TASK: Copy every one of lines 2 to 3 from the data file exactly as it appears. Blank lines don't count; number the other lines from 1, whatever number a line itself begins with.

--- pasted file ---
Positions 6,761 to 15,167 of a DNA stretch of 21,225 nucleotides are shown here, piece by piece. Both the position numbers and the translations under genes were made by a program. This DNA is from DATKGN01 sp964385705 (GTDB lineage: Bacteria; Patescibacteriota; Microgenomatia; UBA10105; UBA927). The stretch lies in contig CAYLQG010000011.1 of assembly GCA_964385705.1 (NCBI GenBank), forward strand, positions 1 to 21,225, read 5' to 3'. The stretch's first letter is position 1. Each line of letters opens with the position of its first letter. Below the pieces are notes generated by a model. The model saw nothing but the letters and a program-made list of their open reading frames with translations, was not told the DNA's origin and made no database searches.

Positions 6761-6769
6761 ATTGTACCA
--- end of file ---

Positions 6761-6769
6761 ATTGTACCA